Photographerâ??s Dream: The White Mountains of New Hampshire

Editorâ??s Note: We are thrilled to let you know that Ashley Mullins aka â??Stoatâ? and Kelsey Barklund aka â??Poppinsâ?? have returned safely from their adventures on the Appalachian Trail. You can hear about their thru-hike on Sept. 2 at 6:30 p.m. at Culpeper Baptist Church.

There is a saying on the Appalachian Trail â??When a thru-hiker is three-fourths of the way done, they have only expelled one-fourth of the effort.â? The last 500 miles of the trail are in New England territory with the majority consisting of New Hampshire and Maine. New Hampshire is, of course, best known for the White Mountain National Forest while Maine is best known for the 100 Mile Wilderness and Mt. Katahdin, the northern terminus of the AT. Pushing toward Mt. Katahdin the adventures of Poppins and Stoat continue.

Most individuals are at least mildly aware of the White Mountains of New Hampshire. They are by far one of the most photographed portions of the AT. Seriously, simply Google â??epic Appalachian Trailâ? and seven out of ten of the photographs will probably be from the White Mountains. Poppins and I spent a total of five days in the Whites and enjoyed two and a half days of dry weather which were accompanied by stunning photographs. When we stalked over Mt. Lafayette and Mt. Washington we had clear, chilly conditions and we were able to properly behave like awe-struck tourists; which was quite an enjoyable break from the monotony of looking at a wall of trees all day long. In the White Mountains we also encountered a significant amount of continuous rock scrambles. The game had changed. The views were stunning but we could no longer keep our typical pace through terrain that was now peppered with rock climbs and boulder hopping, our days became much longer and sometimes frustrating.

The White Mountains are also an interesting place because the weather can change quickly and kill people. With this thought in mind the Appalachian Mountain Club (AMC), the maintenance club that is in charge of managing the Whites, declared that hikers can only stay in designated areas. Some of these designated areas are regular campsites while others are â??huts.â? Huts are normal four walled buildings that bring all the comforts of civilization into the vast mountain wilderness for a nominal fee of about $150 per person, per night. Now, Poppins and I are technically homeless wandering hobos for the duration of our thru-hike so we tend to shy away from spending copious amounts of money. Fortunately the AMC is aware that a thru-hikerâ??s budget is typically strapped and has implemented â??work for staysâ? at all the huts in the Whites. A â??works for stayâ? is generally an hour long task in exchange for sleeping on the dining room floor at night and polishing off any leftovers. Not a bad deal in a thru-hikers eyes, although it did make me feel sort of like a peasant begging for the kingâ??s table scraps. I had to scrape a freezer.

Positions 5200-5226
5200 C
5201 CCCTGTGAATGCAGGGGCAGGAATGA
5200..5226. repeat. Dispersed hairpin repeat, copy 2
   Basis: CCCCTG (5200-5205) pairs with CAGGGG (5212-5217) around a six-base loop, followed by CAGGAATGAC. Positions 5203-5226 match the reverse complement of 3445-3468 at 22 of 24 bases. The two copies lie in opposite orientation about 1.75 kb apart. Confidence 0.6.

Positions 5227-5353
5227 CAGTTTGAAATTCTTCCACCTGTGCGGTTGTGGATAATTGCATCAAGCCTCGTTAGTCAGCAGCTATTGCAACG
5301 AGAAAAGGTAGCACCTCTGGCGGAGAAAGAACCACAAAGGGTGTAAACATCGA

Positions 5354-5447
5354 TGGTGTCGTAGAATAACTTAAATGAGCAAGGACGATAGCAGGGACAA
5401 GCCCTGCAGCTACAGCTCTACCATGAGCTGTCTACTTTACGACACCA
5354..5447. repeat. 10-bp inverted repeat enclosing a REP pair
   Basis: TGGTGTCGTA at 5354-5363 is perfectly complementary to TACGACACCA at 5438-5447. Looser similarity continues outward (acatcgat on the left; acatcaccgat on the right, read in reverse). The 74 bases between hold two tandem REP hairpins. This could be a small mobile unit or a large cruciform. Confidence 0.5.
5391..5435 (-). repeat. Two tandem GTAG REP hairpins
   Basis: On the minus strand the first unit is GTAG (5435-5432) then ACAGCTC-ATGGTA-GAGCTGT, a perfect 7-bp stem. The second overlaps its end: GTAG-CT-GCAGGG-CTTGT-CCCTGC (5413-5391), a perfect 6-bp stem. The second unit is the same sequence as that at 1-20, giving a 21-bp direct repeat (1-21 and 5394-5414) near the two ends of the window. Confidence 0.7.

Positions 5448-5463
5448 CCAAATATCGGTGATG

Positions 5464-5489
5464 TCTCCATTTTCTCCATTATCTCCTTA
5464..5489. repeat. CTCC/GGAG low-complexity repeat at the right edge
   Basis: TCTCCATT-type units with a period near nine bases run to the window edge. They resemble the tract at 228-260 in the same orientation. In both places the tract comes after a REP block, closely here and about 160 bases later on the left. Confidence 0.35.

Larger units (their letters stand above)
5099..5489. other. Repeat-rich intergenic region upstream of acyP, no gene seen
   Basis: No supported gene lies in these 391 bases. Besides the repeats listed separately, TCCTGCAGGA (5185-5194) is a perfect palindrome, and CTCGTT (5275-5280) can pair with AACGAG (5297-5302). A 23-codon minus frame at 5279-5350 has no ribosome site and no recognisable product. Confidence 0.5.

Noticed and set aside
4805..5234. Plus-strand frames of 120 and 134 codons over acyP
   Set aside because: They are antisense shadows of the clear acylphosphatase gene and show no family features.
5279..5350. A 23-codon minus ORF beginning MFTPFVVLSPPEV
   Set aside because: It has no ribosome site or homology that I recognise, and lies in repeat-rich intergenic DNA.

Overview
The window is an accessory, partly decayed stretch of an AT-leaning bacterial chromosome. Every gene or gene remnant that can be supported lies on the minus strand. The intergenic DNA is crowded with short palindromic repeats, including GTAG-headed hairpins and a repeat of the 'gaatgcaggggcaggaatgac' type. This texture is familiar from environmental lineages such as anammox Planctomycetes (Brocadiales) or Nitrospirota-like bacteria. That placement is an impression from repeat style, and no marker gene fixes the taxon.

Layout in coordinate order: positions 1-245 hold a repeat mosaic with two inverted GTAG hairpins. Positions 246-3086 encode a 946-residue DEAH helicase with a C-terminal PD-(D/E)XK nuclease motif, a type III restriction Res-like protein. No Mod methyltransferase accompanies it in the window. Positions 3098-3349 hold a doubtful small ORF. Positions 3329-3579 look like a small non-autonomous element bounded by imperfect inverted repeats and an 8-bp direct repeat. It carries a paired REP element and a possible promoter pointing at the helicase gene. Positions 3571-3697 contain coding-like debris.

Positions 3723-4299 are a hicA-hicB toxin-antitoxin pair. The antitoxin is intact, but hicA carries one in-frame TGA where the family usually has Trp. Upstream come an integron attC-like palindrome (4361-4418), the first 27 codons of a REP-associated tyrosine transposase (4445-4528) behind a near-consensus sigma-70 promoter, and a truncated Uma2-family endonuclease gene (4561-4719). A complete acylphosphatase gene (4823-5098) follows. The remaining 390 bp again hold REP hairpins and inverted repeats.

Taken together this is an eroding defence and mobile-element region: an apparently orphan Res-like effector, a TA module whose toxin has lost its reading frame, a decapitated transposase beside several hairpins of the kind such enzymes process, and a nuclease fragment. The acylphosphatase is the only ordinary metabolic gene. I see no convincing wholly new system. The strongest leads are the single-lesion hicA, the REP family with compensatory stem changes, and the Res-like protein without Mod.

We had a remarkable time in the White Mountains and ended our experience at a little hostel in Gorham, NH stuffed with northbound and southbound thru-hikers alike, where everyone compared notes about the terrain that was yet to come. Since then we have pushed into Maine and have our eyes set toward our last two hurdles. The 100 Mile Wilderness and Mt. Katahdin are known to be the â??final examâ? for northbound thru-hikers. Everything up till this point has just busywork apparently.